You might best know animator and independent filmmaker Don Hertzfeldt’s style from the Pop Tarts ad campaign that copped it. With this year’s World of Tomorrow, he’s come a long way from the grotesque and jumpy Rejected cartoons. It seems in his old age he’s developed a desire to strike a note of poignancy that an eyeball-stealing alien couldn’t provide.
World of Tomorrow is a dystopian film about a little girl named Emily who is contacted by a far-future version of herself. Future Emily is the result of a series of Emily clones that eventually transferred its consciousness to a lonely digital life in the “Outernet.” Future Emily takes “Emily Prime” on a time-traveling tour of the Outernet, her life, and the fate of humanity. Unfortunately, Young Emily is a toddler and understands none of what she’s told. Future Emily poetic, roving monologue is largely for the benefit of the viewer. But there are moments when they understand each other, and these are the best parts.
Watching it in a friend’s living room, viewers complained “I’m not stoned enough for this” and “it’s like watching a flash movie.” I get where they’re coming from, but give it a chance–it’s only sixteen minutes. His first fully digital film, it does look a lot like something you might have watched ten years ago on ebaulmsworld or albinoblacksheep. The writing makes it a real movie. And Hertzfeldt’s animation does manage to say a lot with a little.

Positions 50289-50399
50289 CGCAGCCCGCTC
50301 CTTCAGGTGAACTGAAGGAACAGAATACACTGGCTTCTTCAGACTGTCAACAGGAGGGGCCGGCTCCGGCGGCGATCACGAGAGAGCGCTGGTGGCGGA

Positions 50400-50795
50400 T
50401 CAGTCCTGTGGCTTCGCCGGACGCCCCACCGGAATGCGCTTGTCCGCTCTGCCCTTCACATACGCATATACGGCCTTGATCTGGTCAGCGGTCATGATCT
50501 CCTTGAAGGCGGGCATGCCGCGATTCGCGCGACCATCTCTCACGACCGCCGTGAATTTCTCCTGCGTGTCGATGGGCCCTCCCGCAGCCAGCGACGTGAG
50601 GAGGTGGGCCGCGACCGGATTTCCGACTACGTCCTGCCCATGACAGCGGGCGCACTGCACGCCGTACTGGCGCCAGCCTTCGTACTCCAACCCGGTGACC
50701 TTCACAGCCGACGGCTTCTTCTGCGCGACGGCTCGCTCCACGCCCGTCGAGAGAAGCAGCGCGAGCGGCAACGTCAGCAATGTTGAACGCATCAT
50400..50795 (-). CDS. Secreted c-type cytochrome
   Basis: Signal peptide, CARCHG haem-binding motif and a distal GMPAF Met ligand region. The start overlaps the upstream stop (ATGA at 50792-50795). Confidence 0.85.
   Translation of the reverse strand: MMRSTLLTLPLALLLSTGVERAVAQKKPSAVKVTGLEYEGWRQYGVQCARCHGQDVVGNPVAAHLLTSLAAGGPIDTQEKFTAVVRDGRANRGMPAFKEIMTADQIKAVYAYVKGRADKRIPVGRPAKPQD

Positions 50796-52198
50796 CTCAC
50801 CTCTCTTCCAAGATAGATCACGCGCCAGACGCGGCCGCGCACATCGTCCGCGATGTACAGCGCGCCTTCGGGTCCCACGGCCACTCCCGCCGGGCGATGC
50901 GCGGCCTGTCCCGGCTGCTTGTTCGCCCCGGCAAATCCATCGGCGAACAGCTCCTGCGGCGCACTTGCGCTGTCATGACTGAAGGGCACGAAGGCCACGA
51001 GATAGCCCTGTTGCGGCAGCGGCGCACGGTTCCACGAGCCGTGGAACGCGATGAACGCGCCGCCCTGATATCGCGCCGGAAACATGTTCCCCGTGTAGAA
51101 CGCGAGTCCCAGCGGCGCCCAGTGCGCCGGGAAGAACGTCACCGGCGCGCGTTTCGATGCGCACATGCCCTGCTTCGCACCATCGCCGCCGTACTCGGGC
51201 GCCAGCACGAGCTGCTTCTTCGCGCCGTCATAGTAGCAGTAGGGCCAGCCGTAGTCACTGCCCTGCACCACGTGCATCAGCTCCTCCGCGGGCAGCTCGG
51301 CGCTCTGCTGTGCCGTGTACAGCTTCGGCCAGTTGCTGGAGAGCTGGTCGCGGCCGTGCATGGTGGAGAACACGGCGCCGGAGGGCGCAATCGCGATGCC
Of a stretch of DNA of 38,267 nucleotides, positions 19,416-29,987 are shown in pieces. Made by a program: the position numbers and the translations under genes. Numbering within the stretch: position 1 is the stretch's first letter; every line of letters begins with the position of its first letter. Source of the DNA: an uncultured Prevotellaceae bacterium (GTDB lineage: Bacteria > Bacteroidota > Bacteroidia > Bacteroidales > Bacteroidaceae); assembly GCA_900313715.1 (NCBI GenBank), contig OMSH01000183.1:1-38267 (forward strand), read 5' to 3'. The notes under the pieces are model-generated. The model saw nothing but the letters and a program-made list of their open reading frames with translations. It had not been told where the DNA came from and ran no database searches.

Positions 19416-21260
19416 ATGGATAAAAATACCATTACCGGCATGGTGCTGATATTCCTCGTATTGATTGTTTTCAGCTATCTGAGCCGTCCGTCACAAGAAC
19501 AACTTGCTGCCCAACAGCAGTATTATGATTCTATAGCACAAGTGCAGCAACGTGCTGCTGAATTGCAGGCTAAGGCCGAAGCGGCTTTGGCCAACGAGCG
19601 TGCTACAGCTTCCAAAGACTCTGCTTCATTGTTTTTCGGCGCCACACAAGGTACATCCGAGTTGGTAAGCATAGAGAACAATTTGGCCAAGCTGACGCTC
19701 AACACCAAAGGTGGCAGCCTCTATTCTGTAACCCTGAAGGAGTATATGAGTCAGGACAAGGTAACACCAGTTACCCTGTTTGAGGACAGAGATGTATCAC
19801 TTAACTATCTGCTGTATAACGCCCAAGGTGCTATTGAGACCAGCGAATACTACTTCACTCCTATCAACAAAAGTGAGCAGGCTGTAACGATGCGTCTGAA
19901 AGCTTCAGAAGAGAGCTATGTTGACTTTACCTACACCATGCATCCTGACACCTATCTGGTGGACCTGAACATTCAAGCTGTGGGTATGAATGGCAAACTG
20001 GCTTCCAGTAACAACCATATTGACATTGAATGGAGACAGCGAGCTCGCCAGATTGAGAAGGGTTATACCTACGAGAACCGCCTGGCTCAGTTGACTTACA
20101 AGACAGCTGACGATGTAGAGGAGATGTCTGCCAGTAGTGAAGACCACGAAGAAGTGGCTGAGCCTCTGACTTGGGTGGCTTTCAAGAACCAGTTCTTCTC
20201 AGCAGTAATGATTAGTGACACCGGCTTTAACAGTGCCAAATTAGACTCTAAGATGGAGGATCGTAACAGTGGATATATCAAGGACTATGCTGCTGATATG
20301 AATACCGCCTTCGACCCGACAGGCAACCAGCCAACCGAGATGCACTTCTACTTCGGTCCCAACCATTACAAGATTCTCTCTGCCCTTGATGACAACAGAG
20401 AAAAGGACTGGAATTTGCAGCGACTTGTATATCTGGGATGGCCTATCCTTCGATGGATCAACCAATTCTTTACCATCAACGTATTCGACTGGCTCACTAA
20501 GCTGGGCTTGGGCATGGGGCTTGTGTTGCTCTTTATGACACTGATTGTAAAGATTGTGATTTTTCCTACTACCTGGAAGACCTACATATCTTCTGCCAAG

For the most part, Hertzfeldt’s visual language still looks like “Rejected Cartoons.” He’s had no job but a filmmaker since his early success as a teenager. That makes the crudeness of his style make more sense to me. He was drawn to animation as a cheap alternative to shooting live action. It’s not surprising that the outernet as Don envisions it consists largely of drifting abstract shapes. These can be very nice to look at, but do seem like an excuse not to draw anything difficult.
It is really good but requires some patience. Watch it when you have the attention span for a poetry reading, or a podcast about shipping containers.